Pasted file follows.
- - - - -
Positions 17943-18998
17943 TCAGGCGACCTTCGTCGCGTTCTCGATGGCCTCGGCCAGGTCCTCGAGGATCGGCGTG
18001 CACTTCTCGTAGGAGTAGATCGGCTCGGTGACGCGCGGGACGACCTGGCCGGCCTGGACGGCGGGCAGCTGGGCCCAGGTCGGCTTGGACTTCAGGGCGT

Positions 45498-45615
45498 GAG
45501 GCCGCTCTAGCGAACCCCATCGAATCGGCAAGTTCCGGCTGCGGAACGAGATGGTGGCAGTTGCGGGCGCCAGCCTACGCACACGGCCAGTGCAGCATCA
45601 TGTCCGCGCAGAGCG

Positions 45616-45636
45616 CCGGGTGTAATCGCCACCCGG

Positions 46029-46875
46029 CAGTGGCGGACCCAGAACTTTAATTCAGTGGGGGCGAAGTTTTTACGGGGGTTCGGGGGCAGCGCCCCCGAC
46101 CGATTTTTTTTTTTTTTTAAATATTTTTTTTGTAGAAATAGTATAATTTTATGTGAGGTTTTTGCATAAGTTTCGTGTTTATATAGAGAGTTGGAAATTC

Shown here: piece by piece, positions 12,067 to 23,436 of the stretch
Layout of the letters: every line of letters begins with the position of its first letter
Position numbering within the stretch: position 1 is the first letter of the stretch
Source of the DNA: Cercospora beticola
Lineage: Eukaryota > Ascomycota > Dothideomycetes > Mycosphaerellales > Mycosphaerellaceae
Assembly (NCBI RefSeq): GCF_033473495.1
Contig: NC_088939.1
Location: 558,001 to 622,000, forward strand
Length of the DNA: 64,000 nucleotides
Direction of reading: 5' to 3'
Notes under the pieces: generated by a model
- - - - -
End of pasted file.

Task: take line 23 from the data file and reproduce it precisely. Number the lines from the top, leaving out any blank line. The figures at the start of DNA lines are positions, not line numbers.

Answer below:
Notes under the pieces: generated by a model